Certain components of motors degrade with time and operating stress. Electrical insulation weakens over time with exposure to voltage unbalance, over and under-voltage, voltage disturbances, and temperature. Contact between moving surfaces causes wear. Wear is affected by dirt, moisture, and corrosive fumes and is greatly accelerated when lubricant is misapplied, becomes overheated or contaminated, or is not replaced at regular intervals. When any components are degraded beyond the point of economical repair, the motor’s economic life is ended.

For the smallest and least expensive motors, the motor is put out of service when a component such as a bearing fails. Depending upon type and replacement cost, larger motors - up to 20 or 50 horsepower (hp) - may be refurbished and get new bearings, but are usually scrapped after a winding burnout. Still larger and more expensive motors may be refurbished and rewound to extend life indefinitely. An economic analysis should always be completed prior to a motor’s failure to ensure that the appropriate repair/replace decision is made.


Answers vary, with some manufacturers stating 30,000 hours, others 40,000 hours, and still others saying, “It depends.” Theusefulanswer is “probably a lot longer with a conscientious motor systems maintenance plan than without one.”

Motor life can range from less than two years to several decades under varying circumstances. In the best circumstances, degradation still proceeds, and a failure can occur if it is not detected. Much of this progressive deterioration can be detected by modern predictive maintenance techniques in time for life extending intervention.

Even with excellent selection and care, motors can still suffer short lifetimes in unavoidably severe environments. In some industries motors are exposed to contaminants that are severely corrosive, abrasive, and/or electrically conductive. In such cases, motor life can be extended by purchasing special motors, such as those conforming to the Institute of Electrical and Electronic Engineers (IEEE) 841 specifications, or other severe-duty or corrosion-resistant models.

The operating environment, conditions of use (or misuse), and quality of preventive maintenance determine how quickly motor parts degrade. Higher temperatures shorten motor life. For every 10°C rise in operating temperature, the insulation life is cut in half. This can mislead one to think that purchasing new motors with higher insulation temperature ratings will significantly increase motor life. This is not always true, because new motors designed with higher insulation thermal ratings may actually operate at higher internal temperatures (as permitted by the higher thermal rating). Increasing the thermal rating during rewinding for example, from Class B (130°C) to Class H (180°C), does increase the winding life.

The best safeguard against thermal damage is avoiding conditions that contribute to overheating. These include dirt, under and over-voltage, voltage unbalance, harmonics, high ambient temperature, poor ventilation, and overload operation (even within the service factor).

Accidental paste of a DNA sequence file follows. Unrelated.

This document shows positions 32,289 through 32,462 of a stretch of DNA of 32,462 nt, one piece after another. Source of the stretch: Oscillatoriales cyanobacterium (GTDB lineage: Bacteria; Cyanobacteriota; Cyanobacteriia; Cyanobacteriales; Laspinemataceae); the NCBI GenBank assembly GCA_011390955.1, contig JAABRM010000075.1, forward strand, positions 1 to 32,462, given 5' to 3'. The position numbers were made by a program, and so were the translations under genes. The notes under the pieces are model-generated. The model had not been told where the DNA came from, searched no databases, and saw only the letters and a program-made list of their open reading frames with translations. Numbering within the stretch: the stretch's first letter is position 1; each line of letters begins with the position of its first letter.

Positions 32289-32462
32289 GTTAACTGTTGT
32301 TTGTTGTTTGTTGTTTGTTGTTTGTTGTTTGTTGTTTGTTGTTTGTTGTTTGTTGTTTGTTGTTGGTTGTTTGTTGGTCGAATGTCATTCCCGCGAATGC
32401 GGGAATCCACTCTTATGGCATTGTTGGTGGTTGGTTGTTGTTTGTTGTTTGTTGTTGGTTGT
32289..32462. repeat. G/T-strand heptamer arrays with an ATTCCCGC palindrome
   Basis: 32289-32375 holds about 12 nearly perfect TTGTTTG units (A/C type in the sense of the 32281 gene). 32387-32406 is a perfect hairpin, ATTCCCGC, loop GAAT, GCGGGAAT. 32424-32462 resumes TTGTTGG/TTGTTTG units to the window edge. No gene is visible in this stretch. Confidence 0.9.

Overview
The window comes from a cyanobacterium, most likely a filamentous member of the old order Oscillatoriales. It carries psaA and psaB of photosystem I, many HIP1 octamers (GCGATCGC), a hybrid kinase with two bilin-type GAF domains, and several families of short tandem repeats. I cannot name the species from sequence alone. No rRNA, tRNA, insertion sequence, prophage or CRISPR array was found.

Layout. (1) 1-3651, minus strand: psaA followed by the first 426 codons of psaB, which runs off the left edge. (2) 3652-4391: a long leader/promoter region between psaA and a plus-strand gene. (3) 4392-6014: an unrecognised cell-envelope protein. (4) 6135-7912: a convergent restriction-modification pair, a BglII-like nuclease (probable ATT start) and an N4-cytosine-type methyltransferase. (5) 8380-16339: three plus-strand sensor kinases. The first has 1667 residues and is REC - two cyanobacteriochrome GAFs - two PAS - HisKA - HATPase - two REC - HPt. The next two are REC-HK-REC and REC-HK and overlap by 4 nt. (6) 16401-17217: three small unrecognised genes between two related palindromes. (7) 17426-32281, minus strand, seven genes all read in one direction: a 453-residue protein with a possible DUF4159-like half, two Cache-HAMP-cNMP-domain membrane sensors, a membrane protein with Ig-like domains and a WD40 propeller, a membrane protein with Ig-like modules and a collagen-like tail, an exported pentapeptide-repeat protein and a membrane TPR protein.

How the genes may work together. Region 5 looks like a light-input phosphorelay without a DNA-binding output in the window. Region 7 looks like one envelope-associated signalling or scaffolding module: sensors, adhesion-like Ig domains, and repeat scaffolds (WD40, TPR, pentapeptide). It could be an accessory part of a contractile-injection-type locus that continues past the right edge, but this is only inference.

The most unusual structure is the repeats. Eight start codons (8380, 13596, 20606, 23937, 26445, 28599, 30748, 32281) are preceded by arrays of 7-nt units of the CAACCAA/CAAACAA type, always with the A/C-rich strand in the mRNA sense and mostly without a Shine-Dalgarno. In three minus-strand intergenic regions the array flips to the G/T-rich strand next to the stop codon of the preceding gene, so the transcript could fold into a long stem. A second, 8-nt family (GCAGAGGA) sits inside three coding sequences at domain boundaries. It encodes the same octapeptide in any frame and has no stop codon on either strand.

Bearing failures account fornearly one-half of all motor failures. If not detected in time, the failing bearing can cause overheating and damage insulation, or can fail drastically and do irreparable mechanical damage to the motor. Vibration trending is a good way to detect bearing problems in time to intervene.

With bearings often implicated in motor failures, the L10h rating of a bearing may be cause for concern. The L10 rating is the number of shaft revolutions until 10 percent of a large batch of bearings fails under a very specific test regimen. It does not follow that simply having a large L10 rating will significantly extend motor bearing life. Wrong replacement bearings, incorrect lubricant, excessive lubricant, incorrect lubrication interval, contaminated lubricant, excessive vibration, misaligned couplings, excessive belt tension, and even power quality problems can all destroy a bearing. Always follow the manufacturer’s lubrication instructions and intervals.

Make sure motors are not exposed to loading or operating conditions in excess of limitations defined in manufacturer specifications and National Electrical Manufacturers Association (NEMA) standard MG1. This NEMA standard defines limits for ambient temperature, voltage variation, voltage unbalance, and frequency of starts.

Suggested Actions

• A competent motor repair service center can often pinpoint failure modes and indicate option­al features or rebuild methods to strengthen new and rewound motors against critical stresses.

• Follow motor manufacturers’ rec­ommendations and user guides to protect out-of-service motors from humidity, vibration, and corrosion exposure.

• Establish and follow a good predictive and preventive mainte­nance program.


National Electrical Manufacturers Association (NEMA)- For informa­tion on NEMA Premium standards, visit www.nema.org.

Electrical Apparatus Service Association (EASA)- Provides guidelines on motor repair/rewind practices (www.easa.org).

Motor Decisions Matter- Download a motor management planning kit (www.motorsmatter.org) that contains advice on building an in-plant motor inventory, decision rules, critical planning tips, and motor replacement.

U.S. Department of Energy (DOE)- Visit the BestPractices Website at www.eere.energy.gov/industry/bestpractices to access various energy efficiency resources.

Reprinted from Motor Systems Tip Sheet #3, “Extend the Operating Life of Your Motor,” from the U.S. Department of Energy’s Office of Energy Efficiency and Renewable Energy. For more information, visit www.eere.energy.gov.

Publication date:05/19/2008